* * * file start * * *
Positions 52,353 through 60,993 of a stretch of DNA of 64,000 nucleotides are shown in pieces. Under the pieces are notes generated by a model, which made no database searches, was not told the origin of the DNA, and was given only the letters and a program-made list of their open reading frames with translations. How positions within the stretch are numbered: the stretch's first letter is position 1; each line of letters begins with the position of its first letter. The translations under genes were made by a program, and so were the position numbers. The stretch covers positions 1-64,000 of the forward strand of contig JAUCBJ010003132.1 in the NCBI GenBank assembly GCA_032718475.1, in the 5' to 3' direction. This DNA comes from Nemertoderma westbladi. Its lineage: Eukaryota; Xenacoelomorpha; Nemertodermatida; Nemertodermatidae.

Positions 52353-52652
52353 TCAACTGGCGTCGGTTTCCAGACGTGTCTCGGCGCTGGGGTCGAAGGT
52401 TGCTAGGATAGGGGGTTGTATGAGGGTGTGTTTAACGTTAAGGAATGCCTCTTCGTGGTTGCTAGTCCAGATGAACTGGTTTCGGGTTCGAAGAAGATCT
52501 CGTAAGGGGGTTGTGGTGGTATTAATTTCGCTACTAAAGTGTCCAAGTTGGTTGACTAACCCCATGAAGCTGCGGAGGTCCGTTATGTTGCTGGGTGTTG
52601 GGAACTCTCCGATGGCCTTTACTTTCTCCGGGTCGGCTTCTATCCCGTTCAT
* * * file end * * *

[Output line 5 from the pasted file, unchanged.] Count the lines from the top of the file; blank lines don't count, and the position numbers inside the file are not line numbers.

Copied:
52501 CGTAAGGGGGTTGTGGTGGTATTAATTTCGCTACTAAAGTGTCCAAGTTGGTTGACTAACCCCATGAAGCTGCGGAGGTCCGTTATGTTGCTGGGTGTTG